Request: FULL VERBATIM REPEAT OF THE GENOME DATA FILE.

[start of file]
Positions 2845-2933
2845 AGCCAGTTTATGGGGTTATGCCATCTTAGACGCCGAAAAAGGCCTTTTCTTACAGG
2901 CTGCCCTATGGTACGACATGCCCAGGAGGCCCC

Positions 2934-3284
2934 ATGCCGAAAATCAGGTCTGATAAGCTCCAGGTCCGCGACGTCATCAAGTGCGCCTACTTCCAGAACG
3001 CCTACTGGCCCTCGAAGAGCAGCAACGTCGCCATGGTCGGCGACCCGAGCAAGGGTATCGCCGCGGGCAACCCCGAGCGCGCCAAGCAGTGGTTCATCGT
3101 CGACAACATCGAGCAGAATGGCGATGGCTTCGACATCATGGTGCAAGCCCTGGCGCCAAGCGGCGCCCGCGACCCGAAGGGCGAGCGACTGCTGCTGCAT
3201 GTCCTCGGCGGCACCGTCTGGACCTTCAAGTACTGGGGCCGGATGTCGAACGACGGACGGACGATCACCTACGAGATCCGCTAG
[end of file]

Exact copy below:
Positions 2845-2933
2845 AGCCAGTTTATGGGGTTATGCCATCTTAGACGCCGAAAAAGGCCTTTTCTTACAGG
2901 CTGCCCTATGGTACGACATGCCCAGGAGGCCCC

Positions 2934-3284
2934 ATGCCGAAAATCAGGTCTGATAAGCTCCAGGTCCGCGACGTCATCAAGTGCGCCTACTTCCAGAACG
3001 CCTACTGGCCCTCGAAGAGCAGCAACGTCGCCATGGTCGGCGACCCGAGCAAGGGTATCGCCGCGGGCAACCCCGAGCGCGCCAAGCAGTGGTTCATCGT
3101 CGACAACATCGAGCAGAATGGCGATGGCTTCGACATCATGGTGCAAGCCCTGGCGCCAAGCGGCGCCCGCGACCCGAAGGGCGAGCGACTGCTGCTGCAT
3201 GTCCTCGGCGGCACCGTCTGGACCTTCAAGTACTGGGGCCGGATGTCGAACGACGGACGGACGATCACCTACGAGATCCGCTAG